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Y DNA: Redrawing map of Europe, North Africa and Middle East based on male lineages

| July 25, 2017
DNA borders
This article or excerpt is included in the GLP’s daily curated selection of ideologically diverse news, opinion and analysis of biotechnology innovation.

The map [below] shows what the borders of Europe, the Middle East and North Africa might look like if they were based on the dominant Y-DNA haplogroup rather than ethnicity and/or any other political considerations. [Y DNA group haplogroups show only the male lineage, not the female mitochondria line. Another visual representation of male and female haplogroups is available here.]

Here is some very basic information about each group:

Haplogroup R1b: “It is the most frequently occurring paternal lineage in Western Europe, as well as some parts of Russia.”

Haplogroup R1a: “It is distributed in a large region in Eurasia.”

Haplogroup N: “It has a wide geographic distribution throughout northern Eurasia.”

Haplogroup I1: “The haplogroup reaches its peak frequencies in Sweden […] and western Finland.”

Haplogroup I2: “The haplogroup reaches its maximum frequency in the Dinaric Alps in the Balkans.”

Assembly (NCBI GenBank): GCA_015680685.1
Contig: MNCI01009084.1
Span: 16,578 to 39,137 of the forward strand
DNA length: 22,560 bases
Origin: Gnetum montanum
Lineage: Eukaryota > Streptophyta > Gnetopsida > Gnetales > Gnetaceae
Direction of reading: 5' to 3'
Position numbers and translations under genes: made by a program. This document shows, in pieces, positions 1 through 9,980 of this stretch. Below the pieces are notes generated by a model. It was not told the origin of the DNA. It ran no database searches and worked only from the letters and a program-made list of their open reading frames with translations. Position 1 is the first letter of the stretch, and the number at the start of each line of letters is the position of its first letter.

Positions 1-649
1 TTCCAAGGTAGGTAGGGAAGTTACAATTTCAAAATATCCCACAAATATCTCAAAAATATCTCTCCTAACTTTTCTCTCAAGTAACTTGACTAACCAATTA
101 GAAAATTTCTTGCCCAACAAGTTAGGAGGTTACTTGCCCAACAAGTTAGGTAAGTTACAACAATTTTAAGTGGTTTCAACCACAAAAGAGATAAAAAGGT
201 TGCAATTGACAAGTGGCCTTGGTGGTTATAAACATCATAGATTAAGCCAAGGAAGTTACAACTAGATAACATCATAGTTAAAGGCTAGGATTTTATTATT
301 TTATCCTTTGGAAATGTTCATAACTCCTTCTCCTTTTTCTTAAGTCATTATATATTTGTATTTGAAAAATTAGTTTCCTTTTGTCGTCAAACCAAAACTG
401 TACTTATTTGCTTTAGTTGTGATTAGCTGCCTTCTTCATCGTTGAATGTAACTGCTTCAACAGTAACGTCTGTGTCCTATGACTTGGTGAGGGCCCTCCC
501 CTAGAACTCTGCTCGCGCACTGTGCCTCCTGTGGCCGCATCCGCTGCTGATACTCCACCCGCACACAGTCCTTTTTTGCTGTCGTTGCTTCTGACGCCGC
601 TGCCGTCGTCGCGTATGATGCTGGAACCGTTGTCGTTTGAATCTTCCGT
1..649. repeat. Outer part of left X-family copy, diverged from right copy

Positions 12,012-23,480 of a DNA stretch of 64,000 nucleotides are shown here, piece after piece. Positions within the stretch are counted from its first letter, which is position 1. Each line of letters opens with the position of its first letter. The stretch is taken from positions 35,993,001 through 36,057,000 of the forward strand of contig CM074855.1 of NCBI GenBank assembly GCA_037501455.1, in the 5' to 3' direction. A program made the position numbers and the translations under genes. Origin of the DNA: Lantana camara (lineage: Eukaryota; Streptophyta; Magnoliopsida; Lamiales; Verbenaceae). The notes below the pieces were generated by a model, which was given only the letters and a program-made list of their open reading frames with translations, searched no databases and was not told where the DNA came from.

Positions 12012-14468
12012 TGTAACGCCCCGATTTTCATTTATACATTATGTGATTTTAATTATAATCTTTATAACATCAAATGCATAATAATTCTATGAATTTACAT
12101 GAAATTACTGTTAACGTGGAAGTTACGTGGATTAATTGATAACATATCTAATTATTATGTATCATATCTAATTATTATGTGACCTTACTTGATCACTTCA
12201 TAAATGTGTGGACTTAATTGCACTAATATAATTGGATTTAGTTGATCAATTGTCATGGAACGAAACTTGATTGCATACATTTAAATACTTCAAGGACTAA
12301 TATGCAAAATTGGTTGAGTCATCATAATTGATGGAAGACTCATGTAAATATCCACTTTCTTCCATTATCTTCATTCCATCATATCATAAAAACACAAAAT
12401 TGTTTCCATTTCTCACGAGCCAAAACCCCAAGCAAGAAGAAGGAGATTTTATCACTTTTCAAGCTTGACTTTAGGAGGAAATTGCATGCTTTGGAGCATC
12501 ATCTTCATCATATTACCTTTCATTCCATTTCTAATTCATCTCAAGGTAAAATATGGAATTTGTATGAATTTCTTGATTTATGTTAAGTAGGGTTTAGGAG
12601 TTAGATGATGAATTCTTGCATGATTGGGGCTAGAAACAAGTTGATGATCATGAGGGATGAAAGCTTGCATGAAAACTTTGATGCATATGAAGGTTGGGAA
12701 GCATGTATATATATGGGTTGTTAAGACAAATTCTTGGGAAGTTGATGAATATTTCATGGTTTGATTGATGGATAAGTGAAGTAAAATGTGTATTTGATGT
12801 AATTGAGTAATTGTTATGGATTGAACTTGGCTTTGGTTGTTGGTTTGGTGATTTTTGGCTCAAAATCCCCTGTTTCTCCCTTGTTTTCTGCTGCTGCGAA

Haplogroup J1: “This haplogroup is found today in significant frequencies in many areas in or near the Middle East.”

Haplogroup J2: “It is found in Western Asia, Central Asia, South Asia, Europe and North Africa.”

Haplogroup E: “Most members of haplogroup E-M96 [..] are found almost exclusively in Africa.”

Haplogroup G: “At the level of national populations, G-M201 is most commonly found in Georgia.”

World Map of Y DNA Haplogroups
Dominant Y-chromosome haplogroups in pre-colonial world populations, with possible migrations routes according to the Coastal Migration Model.

The GLP aggregated and excerpted this blog/article to reflect the diversity of news, opinion, and analysis. Read full, original post: If European Borders Were Drawn By DNA Instead Of Ethnicity

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